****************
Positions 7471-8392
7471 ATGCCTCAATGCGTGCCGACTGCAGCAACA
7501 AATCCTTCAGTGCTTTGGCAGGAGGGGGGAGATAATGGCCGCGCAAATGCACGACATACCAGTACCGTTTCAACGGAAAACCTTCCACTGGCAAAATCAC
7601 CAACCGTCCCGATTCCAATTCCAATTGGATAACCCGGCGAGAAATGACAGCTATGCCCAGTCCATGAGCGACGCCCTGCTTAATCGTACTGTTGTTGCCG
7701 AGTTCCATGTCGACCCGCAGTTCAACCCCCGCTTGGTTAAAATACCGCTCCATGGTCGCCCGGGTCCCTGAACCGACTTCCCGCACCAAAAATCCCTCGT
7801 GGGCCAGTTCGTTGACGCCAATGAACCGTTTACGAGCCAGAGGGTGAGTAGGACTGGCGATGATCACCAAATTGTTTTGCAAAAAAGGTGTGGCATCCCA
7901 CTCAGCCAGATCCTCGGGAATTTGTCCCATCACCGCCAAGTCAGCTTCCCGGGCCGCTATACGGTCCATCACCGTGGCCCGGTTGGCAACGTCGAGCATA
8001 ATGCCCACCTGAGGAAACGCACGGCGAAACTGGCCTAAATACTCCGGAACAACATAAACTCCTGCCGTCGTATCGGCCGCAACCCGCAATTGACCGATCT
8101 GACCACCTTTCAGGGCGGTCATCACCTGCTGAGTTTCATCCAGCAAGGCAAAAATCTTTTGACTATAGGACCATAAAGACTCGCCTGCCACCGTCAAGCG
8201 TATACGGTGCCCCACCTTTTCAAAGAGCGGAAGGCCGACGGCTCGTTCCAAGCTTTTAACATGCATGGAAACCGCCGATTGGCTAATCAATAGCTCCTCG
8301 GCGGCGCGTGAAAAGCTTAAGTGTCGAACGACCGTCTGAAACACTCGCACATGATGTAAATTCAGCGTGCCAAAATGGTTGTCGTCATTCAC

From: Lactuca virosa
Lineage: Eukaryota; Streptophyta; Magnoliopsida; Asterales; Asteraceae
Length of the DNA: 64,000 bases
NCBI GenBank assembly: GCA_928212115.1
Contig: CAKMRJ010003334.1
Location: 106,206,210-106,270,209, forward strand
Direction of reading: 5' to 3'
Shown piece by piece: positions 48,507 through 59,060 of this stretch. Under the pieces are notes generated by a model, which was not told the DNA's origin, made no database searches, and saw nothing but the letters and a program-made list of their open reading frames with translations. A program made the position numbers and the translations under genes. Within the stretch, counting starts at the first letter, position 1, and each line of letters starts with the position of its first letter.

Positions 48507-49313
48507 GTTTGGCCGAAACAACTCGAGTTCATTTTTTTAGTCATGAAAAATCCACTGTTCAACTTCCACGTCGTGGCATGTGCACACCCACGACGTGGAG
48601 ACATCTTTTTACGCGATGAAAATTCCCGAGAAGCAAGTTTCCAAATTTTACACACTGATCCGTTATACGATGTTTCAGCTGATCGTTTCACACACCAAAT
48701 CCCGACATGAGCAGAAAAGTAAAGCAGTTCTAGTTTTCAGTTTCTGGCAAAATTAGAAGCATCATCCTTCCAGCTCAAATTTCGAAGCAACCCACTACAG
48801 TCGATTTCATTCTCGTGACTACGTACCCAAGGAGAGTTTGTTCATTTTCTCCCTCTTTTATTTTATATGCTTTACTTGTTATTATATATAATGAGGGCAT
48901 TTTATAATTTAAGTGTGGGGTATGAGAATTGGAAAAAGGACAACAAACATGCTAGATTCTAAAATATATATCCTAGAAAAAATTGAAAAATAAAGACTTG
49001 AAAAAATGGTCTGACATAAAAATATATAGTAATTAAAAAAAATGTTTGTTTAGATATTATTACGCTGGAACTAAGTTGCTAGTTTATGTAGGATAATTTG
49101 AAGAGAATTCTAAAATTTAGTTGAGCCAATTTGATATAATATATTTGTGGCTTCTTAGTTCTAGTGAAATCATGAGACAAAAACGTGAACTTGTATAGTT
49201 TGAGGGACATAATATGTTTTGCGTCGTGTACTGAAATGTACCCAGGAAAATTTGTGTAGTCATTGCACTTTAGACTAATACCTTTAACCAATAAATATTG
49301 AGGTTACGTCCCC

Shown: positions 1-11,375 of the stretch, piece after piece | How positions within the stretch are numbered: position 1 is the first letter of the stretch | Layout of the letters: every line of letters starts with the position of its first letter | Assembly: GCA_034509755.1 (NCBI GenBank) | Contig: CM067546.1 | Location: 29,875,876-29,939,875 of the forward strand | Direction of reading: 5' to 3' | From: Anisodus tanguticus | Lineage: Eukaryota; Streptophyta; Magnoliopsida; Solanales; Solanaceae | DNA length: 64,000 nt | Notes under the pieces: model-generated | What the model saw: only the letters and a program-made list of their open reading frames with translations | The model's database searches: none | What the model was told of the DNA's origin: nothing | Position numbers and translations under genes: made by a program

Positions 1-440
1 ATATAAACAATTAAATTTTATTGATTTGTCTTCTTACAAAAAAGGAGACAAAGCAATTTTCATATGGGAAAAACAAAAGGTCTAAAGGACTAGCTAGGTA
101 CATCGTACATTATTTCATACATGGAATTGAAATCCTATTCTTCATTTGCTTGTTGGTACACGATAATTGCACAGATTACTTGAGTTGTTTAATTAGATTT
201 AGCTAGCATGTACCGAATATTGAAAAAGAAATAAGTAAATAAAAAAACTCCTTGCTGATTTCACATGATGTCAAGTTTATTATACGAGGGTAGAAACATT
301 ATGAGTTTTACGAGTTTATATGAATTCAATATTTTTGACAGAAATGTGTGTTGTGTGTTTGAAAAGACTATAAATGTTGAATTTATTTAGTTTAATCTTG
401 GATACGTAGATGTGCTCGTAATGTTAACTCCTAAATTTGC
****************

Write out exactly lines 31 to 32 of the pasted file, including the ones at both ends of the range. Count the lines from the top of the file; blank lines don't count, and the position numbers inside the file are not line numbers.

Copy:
Positions 1-440
1 ATATAAACAATTAAATTTTATTGATTTGTCTTCTTACAAAAAAGGAGACAAAGCAATTTTCATATGGGAAAAACAAAAGGTCTAAAGGACTAGCTAGGTA